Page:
Myanmar’s Civil War Blowing Up India’s Act East Policy – Analysis


By Kalinga Seneviratne

After the Bharatiya Janata Party (BJP) came to power in 2014, India has accelerated its ‘Act East Policy’ (AEP) to link more closely with its Southeast Asian neighbours to consolidate its geo-political power through trade and infrastructure development that reflects China’s Belt and Road Initiative. But, with civil war in neighbouring Myanmar spilling over the porous 400km long border into India’s north-east state of Manipur, it has seriously hampered this policy.

The 30-month-old civil war in Myanmar is fanning ethnic conflict in Manipur. Majority Meitei and minority Kuki communities in the state have clashed with each other since early May, leaving more than 150 dead and thousands displaced.

On 4 December, India’s oldest paramilitary force—Assam Riffles[1]—was rushed to a border area in Manipur where 13 dead bodies of men were found, and a major investigation has been launched to find the culprits.

During a no-confidence motion in India’s parliament in New Delhi in August over the government’s handling of the Manipur conflict, Union Home Minister Amit Shah said the violence was triggered by an influx of Kukis from Myanmar into Manipur, which “created insecurities among Meiteis”.

The Meitei community, who make up a little more than half of the state’s 3.2 million population, is mainly confined to around 10 per cent of Manipur’s area in the valley districts surrounding the state capital Imphal. The remaining population—mostly from the tribal Kuki and Naga communities—inhabits the hilly terrain covering 90 per cent of the state.

Border areas with Myanmar

State’s BJP leader, Manipur’s Chief Minister Biren Singh, a Meitei, has blamed illegal migrants and drug lords from Myanmar for the lingering violence, claiming such forces were trying to “destabilise the state”.

It is no secret that the hill areas are havens for poppy cultivation, and so are the Kuki-Chin dominated border areas within Myanmar. Thus, drug trade and overlords are part of the growing border security problem India is facing.

As of 2023, India was hosting over 74,600 refugees from Myanmar, more than an estimated 54,100 of whom arrived since the coup in February 2021. Most of them have fled to the border states of Mizoram and Manipur from Chin State, where some of the worst fighting is taking place[2].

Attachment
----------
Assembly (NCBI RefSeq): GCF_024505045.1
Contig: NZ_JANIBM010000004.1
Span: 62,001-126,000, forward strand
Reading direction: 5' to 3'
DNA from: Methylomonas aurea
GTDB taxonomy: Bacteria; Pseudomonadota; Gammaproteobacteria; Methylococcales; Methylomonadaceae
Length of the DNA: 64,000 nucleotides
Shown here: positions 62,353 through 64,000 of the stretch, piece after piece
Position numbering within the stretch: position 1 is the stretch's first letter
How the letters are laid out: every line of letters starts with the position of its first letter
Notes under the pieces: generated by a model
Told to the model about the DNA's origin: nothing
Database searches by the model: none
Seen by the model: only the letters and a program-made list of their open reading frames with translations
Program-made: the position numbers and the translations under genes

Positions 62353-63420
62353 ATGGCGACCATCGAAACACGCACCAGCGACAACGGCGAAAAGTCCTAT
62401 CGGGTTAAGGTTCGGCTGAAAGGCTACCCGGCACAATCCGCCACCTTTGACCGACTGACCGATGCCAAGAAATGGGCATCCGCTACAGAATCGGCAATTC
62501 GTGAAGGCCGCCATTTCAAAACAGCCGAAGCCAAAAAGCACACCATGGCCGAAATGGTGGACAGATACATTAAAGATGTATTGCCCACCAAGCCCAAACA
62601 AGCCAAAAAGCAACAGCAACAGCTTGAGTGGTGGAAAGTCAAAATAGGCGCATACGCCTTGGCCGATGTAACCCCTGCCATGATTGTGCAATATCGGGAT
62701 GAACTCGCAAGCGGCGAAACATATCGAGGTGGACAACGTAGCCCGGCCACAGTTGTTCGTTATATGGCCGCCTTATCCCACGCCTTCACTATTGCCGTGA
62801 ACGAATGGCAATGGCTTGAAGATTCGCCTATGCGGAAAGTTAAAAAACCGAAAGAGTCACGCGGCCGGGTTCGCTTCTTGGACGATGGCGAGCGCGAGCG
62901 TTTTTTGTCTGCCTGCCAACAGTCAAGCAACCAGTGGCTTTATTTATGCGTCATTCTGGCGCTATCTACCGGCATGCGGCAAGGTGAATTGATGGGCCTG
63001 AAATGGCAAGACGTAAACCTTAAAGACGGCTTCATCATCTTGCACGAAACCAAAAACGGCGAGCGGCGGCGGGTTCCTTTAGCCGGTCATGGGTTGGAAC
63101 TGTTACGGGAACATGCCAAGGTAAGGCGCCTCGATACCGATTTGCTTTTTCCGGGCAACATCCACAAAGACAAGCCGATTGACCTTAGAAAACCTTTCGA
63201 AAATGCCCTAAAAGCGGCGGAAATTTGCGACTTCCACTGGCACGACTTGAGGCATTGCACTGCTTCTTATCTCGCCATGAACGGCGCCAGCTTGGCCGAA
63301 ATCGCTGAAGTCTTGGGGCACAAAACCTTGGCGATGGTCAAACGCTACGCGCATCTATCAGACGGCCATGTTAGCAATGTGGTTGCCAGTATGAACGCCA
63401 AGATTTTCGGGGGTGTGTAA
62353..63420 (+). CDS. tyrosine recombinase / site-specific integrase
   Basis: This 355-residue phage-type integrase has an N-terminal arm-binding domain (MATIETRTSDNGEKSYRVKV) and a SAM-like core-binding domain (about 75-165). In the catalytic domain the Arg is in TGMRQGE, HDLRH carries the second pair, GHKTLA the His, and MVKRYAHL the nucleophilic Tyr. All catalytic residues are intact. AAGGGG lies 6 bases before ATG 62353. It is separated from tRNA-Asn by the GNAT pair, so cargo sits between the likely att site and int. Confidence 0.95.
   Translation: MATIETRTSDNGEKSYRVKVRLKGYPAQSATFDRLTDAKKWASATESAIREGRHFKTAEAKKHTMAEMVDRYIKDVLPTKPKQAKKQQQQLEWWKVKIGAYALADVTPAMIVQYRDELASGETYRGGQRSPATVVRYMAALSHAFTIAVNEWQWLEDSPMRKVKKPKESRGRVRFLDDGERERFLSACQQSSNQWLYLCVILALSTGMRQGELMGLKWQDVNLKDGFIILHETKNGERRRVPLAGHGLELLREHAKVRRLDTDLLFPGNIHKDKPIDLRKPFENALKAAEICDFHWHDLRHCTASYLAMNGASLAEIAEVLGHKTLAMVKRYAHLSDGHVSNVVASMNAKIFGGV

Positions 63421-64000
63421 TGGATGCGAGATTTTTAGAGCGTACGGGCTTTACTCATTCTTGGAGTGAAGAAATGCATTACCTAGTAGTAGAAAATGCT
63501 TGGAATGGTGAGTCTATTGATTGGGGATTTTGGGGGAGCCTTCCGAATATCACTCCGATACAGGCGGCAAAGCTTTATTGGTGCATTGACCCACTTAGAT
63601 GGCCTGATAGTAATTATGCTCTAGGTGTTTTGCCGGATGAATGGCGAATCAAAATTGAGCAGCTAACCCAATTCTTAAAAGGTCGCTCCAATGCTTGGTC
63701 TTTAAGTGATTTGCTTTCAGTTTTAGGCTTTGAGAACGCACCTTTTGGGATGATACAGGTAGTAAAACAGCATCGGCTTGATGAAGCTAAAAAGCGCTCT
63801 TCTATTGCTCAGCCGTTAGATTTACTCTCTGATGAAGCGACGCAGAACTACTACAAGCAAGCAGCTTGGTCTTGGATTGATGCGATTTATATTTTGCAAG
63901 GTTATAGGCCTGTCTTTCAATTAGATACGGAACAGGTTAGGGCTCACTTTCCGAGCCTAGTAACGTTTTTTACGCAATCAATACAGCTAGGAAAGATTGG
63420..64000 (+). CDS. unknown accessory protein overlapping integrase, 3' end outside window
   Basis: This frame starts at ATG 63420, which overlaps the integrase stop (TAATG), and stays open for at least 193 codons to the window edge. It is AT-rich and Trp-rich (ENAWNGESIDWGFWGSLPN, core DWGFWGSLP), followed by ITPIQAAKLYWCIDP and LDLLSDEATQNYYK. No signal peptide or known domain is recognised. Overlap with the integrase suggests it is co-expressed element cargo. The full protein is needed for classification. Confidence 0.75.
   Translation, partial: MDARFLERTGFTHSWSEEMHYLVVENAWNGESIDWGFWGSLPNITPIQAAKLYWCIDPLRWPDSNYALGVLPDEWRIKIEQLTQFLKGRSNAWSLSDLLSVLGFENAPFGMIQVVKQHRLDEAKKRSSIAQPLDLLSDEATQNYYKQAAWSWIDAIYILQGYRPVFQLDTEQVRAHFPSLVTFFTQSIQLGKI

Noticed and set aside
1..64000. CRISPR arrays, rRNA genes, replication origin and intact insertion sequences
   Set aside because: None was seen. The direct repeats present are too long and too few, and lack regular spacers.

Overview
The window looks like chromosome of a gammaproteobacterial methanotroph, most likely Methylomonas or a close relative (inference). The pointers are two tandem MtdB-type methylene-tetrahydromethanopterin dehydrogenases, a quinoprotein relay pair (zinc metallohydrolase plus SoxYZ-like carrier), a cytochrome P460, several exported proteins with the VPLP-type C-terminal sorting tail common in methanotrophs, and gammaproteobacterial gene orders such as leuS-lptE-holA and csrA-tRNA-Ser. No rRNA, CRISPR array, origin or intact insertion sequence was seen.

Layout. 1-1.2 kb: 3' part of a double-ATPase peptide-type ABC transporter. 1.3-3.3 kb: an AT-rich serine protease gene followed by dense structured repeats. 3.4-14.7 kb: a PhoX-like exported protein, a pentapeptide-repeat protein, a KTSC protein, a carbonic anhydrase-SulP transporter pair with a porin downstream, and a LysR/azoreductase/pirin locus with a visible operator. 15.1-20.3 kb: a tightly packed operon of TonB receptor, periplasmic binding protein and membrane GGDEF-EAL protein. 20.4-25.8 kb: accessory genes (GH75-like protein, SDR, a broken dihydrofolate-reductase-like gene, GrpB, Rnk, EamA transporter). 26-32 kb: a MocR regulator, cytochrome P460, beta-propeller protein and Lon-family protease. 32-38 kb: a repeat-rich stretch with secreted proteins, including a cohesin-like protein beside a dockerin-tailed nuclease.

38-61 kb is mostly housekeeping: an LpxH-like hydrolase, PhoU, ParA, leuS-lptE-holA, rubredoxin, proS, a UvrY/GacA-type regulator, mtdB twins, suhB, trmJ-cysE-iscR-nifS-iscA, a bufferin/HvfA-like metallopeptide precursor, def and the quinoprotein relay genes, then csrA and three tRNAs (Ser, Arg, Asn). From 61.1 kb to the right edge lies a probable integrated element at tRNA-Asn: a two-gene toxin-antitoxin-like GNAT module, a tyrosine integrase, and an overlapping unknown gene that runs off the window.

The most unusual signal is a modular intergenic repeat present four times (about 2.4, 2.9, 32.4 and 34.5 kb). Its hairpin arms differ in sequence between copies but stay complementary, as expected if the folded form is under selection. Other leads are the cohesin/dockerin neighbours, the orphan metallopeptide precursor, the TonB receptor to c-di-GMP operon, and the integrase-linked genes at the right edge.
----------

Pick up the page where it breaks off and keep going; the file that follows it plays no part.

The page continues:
With various parties arming the rebel forces to fight the Myanmar army, the fleeing “refuges” have also carried arms into India, fuelling violence in the state. According to reports from the ground, this includes both drug turf wars and ethnic clashes between Meities and Kukis.

In a breakthrough, Manipur Police, in a joint operation with the central armed forces personnel, seized multiple weapons, ammunition, drugs and cash from Myanmar-based militant group Chin Kuki Liberation Army (CKLA) in late October.

“Today’s apprehension of CKLA cadres and the recovery of weapons has yet again underscored a transnational plot aimed at destabilising both Manipur and our nation,” the CM Singh said on a statement posted in X (formerly Twitter) on 24 October. He also added that the National Investigation Agency (NIA) is investigating cases of a “transnational conspiracy” by terrorist outfits in neighbouring Myanmar to wage war against the Indian government by exploiting the unrest in Manipur.


New Delhi has been reluctant to send the full force of the Indian army after these armed groups that are set to have infiltrated from across the border.

There are a number of armed underground groups that operate in Manipur with many of them having bases across the border in Chin State where the Myanmar army is reported to have lost control.